A professor at the University of Kansas has been suspended for using a racial slur during a Nov. 12 class.
Five students have filed discrimination complaints with the university against the assistant professor of communication studies, Andrea Quenette, who admitted to using the N-word during a discussion about race.
Ms. Quenette told the Lawrence Journal-World she was telling her graduate students about instances of racism on college campuses, like those recently seen at the University of Missouri in Columbia, when she used the slur to relate them to discrimination at the Kansas campus.
On Nov. 11, the university had held a campus-wide forum on race, an event described as tempestuous by the Journal-World.
One student who attended Quenette’s class said there were nine white students and one black student present when the comment was made.
“I didn’t intend to offend anyone,” Quenette said later. “I didn’t intend to hurt anyone. I didn’t direct my words at any individual or group.”
The incident follows a rise in discontent from students over issues of discrimination and racism on college campuses that have led to protests across the country. Student protesters and civil rights activists say many universities have not gone far enough to create a campus culture of inclusiveness for people of color.
At the University of Missouri, student activists this month forced the resignation of the college president and another high-ranking administrator and are now demanding the institution increases the number of African American faculty members. They're asking that the university raise the percentage of black professors from about 5 percent to 10 percent by 2017-18.
Students on campuses across the country now seem to be using the Missouri protests as a template for their own efforts to improve issues of race.
On Monday, hundreds of students at Brandeis University in Massachusetts occupied an administrative building for a fourth consecutive day, demanding the school’s interim president increase the number of black faculty members and confront issues on race.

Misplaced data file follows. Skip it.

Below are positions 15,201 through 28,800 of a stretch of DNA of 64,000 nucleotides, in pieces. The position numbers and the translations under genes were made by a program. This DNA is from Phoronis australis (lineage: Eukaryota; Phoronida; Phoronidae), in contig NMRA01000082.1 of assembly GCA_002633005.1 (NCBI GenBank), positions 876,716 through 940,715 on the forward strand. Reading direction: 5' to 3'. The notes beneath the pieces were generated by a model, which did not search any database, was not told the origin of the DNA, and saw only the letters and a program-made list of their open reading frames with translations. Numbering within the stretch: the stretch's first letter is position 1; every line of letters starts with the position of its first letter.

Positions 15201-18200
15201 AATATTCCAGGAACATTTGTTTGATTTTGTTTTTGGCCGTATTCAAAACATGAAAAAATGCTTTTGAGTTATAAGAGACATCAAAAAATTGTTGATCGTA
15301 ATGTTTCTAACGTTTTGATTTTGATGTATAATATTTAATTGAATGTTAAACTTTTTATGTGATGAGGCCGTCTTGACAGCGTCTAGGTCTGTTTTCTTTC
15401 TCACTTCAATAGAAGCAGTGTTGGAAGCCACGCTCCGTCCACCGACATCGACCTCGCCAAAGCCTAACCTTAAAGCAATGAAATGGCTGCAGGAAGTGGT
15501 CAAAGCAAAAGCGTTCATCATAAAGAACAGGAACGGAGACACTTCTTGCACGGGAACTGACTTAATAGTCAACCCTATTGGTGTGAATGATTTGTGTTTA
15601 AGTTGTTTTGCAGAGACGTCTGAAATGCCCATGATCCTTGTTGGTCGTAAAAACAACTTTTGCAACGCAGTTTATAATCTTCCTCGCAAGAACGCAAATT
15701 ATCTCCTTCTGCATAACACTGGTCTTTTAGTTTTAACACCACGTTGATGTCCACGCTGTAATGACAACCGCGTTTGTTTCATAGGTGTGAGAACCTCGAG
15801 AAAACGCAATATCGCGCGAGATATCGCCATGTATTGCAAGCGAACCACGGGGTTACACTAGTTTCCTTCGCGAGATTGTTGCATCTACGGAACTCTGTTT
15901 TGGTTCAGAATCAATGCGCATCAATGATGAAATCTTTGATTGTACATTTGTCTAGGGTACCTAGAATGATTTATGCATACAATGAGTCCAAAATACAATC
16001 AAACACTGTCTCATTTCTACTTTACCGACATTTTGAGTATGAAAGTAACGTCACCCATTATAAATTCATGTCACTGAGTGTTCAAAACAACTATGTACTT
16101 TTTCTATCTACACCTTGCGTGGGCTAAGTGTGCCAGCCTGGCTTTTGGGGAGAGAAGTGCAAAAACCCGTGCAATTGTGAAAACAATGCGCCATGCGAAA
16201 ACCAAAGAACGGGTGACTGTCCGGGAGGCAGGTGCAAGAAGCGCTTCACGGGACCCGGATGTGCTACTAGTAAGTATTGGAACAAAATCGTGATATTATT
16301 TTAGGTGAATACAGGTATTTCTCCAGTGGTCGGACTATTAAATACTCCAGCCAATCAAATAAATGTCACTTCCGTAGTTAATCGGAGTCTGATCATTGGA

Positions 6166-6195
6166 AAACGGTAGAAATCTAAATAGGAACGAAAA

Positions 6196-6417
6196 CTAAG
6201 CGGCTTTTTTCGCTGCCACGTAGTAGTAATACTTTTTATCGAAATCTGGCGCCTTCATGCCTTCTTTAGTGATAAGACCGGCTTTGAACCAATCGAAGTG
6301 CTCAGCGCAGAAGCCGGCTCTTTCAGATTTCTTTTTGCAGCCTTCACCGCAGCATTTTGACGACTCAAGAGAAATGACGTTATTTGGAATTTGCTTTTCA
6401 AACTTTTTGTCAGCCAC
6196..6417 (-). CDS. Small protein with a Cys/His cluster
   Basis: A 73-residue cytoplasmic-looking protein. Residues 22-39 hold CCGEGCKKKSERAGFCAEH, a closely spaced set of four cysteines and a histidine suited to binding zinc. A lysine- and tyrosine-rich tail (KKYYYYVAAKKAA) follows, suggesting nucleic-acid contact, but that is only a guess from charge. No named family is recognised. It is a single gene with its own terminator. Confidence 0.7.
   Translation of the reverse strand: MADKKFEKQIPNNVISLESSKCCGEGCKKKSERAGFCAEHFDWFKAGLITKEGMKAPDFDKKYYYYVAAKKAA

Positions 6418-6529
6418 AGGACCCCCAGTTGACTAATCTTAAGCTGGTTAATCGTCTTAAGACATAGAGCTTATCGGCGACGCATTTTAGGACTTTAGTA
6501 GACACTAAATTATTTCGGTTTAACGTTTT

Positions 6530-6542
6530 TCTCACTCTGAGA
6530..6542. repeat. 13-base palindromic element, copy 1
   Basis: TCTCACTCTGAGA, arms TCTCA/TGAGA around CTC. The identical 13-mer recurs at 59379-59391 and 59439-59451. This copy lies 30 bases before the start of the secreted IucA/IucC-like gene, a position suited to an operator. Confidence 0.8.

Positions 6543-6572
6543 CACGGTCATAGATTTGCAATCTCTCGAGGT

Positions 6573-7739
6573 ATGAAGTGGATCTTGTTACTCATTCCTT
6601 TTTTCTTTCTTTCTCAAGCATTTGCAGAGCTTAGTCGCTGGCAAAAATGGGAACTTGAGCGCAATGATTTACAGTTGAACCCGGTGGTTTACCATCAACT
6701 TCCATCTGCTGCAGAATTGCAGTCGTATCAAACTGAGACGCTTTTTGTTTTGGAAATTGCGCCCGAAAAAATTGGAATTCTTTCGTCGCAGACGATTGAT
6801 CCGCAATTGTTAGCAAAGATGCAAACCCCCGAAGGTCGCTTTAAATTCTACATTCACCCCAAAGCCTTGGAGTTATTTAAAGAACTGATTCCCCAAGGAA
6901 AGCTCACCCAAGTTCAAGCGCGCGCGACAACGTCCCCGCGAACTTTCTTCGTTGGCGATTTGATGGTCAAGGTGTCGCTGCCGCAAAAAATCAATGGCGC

Like Missouri, the Brandeis students say that 10 percent of the school’s faculty should be black – a number they say would better reflect the diversity of the student population.
With an upwelling of protests at Ivy League schools like Princeton and Yale, and after a Brown University security officer assaulted a student attending a Latino Ivy League conference in early November, Brown last week released a 10-year, $100 million blueprint to double the number of minority faculty members and improve diversity on its campus.
"Creating a just and inclusive campus community is key to Brown's ambitions as a university," said Brown president Christina Paxson. "Legacies of structural racism and discrimination in our society and on our campus undermine our goals of being a diverse, inclusive and academically excellent community."
Similar demands were made from among the 1,000 who attended the Kansas forum on race earlier this month. The forum was created after protests against discrimination took place in Missouri and as demonstrations spread to other campuses.
University of Kansas Chancellor Bernadette Gray-Little, who led the forum, told those in attendance she was aware racism still existed on campus, but she did not commit to a specific plan of action.
"I have to hear, I have to evaluate, I have to respond," she said.